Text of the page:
Soup Swap 101: How To Throw a Soup Swap

Soup Swap 101: How To Throw a Soup Swap

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Faith Durand
Jan 13, 2015

This week we're bringing you our first 2015 Gathering from The Kitchn: a soup swap! A soup swap is an easy, practical, and fun sort of party. You invite a bunch of soup-loving friends to come together and bring several quarts of soup to share. Then you take turns swapping soups and everyone goes home with different soup than what they brought. It is a great way to bring people together and foster home cooking, and it doesn't take much preparation.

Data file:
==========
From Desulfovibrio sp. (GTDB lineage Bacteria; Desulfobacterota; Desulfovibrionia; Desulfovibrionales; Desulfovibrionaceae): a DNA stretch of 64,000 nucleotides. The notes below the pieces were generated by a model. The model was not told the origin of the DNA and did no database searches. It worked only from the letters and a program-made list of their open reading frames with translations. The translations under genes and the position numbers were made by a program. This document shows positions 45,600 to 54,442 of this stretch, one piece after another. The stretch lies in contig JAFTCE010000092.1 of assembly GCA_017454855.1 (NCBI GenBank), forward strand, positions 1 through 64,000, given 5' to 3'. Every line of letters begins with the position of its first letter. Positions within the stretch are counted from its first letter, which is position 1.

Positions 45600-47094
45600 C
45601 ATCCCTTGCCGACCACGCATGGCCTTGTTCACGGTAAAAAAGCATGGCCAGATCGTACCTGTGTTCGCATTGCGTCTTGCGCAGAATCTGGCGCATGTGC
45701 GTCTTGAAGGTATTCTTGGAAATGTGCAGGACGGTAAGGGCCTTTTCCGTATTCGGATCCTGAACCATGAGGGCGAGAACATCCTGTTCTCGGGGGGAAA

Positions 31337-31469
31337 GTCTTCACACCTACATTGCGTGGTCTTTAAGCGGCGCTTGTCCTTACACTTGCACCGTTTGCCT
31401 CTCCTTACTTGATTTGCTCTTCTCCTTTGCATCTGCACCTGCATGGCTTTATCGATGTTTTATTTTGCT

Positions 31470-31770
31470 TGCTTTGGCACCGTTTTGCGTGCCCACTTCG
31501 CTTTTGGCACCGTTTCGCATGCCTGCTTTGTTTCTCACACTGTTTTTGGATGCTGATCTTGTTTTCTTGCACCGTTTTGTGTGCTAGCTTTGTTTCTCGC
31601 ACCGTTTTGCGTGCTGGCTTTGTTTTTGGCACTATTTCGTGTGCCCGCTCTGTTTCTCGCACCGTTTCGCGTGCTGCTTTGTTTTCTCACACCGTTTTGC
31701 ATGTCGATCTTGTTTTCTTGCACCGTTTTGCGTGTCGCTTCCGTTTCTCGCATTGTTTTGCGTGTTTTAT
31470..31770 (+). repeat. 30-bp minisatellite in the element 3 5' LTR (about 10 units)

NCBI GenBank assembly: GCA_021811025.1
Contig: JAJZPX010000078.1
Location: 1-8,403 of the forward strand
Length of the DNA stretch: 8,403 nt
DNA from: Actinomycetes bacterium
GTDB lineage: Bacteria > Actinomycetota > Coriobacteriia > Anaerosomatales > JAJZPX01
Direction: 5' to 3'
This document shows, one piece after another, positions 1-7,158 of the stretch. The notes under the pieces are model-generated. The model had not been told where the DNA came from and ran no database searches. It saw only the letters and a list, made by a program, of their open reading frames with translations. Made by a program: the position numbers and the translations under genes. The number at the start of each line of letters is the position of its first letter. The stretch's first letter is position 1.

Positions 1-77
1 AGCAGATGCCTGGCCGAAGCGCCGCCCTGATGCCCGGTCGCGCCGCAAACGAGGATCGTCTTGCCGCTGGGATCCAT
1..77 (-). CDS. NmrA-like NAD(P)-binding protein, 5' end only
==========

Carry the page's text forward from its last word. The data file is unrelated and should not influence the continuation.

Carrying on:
Here is everything you need to know about hosting a soup swap — consider it your party checklist.

Swappers writing name tags and labeling their soup.
(Image credit: Christopher Keels Photography)

Two Weeks Before the Soup Swap

Give your prospective guests plenty of time to prepare for Soup Swap. Also, this is a great party for mixing people who don't know each other. Maybe you know a few great cooks and want them all to meet? How better than over soup?

  • Invite at least 6 guests: Tricia finds that a bigger group is better (more soup, after all!). You can invite people by Facebook or email or bike messenger — any way you like, although a paper invite is awesome in this day and age. (Look for our free PDF printable invites coming on Thursday.)